Freedom and its internal relation to reason is fundamental to Descartes’ philosophy in general, and to his Meditations on First Philosophy in particular. Without freedom his entire enquiry would not get off the ground, and without understanding the rôle of freedom in his work, we could not understand what motivates key parts of his metaphysics. Yet, not only is freedom a relatively overlooked element, but its internal relation to reason has gone unnoticed by most studies of his philosophy.
Self, Reason, and Freedom: A New Light on Descartes’ Metaphysics, by defending freedom’s internal relation to reason, sheds new light on Descartes’ metaphysics and restores the often dismissed Fourth Meditation to the core of his metaphysics as he conceived it. Implicit in that relation is a rejection of any authority external to reason. Andrea Christofidou shows how this lends strength and explanatory force to Descartes’ enquiry, and reveals his conception of the unity of the self and of its place in the world.
Self, Reason, and Freedom: A New Light on Descartes’ Metaphysics is essential reading for students and scholars of Descartes and anyone studying seventeenth-century philosophy.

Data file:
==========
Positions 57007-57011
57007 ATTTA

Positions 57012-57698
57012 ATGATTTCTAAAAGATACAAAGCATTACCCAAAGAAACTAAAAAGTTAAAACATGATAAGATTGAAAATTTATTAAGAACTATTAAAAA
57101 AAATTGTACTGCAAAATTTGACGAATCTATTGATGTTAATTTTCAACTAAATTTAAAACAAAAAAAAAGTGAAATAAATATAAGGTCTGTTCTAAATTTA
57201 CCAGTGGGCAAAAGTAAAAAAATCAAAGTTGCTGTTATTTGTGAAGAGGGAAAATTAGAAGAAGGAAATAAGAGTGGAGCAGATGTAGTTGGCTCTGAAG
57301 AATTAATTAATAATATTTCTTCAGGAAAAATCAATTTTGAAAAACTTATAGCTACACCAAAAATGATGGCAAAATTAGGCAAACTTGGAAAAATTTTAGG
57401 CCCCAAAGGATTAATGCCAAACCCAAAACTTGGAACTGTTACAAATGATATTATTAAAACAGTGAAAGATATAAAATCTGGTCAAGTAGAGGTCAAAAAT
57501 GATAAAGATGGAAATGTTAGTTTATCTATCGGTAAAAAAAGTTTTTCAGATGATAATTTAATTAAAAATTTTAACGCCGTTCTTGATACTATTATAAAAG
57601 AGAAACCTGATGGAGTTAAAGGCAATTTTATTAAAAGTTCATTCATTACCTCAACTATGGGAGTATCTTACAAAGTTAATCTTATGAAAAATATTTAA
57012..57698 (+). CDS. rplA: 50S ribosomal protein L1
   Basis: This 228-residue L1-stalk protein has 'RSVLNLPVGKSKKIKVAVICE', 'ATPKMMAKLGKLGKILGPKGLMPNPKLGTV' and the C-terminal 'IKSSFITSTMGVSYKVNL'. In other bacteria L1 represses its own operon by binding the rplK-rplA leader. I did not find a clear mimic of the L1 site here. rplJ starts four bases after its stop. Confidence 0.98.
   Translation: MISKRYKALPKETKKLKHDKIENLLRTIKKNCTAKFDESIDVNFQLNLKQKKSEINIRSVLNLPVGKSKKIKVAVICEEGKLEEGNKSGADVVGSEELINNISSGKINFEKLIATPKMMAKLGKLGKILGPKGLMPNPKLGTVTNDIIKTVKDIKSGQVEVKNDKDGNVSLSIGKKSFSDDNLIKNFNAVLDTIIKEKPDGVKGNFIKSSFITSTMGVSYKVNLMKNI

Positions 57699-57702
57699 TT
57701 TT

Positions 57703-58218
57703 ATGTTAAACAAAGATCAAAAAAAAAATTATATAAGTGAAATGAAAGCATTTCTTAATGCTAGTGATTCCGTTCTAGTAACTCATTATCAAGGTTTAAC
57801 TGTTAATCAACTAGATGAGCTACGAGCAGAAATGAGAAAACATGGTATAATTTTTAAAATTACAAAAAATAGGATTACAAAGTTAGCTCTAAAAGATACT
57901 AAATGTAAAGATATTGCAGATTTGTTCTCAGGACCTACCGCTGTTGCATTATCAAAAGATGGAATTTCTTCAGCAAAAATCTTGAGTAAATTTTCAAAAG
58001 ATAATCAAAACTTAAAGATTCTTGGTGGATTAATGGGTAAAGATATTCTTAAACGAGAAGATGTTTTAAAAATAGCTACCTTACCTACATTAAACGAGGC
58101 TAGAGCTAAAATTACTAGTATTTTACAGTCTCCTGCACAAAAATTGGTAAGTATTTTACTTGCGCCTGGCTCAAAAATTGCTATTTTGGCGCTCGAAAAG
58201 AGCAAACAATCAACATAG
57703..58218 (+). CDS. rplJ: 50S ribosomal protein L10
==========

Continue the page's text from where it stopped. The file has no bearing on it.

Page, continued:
"… a rich, serious exploration of Descartes’ Meditations that focuses (as the title suggests) on the relationships between the self, reason, and freedom. Volumes of scholarship exist on the Meditations and providing a fresh, plausible reading of any such text is a challenge; happily, it is a challenge that Christofidou meets. … Self, Reason, and Freedom deserves to be widely read by the Descartes scholarly community, and it offers an invitation to contemporary thinkers to reconsider their base assumptions about freedom. There is much here to provoke fruitful debate." - Emily Thomas, MIND
"…Christofidou articulates a provocative - sometimes brilliant - vision of Descartes' metaphysics and demonstrates a great deal of unity behind the many disparate arguments in the Meditations… Descartes scholars cannot afford to ignore this book, and it offers interested non-specialists a new way to appreciate the depth and power of Descartes' insights." - C. P. Ragland, Notre Dame Philosophical Reviews
Introduction 1. Methodic doubt and the abyss of scepticism 2. The first certainty 3. Sum res cogitans 4. Thought and reality 5. God’s existence: The argument from clear and distinct ideas 6. Understanding, error, and the will 7. Freedom, truth, and goodness 8. The metaphysics of corporeality and God’s existence: The argument from God’s essence 9. The existence of the corporeal world and the metaphysics of substance 10. The real distinction and the absolute conception of reality 11. Conclusion. Index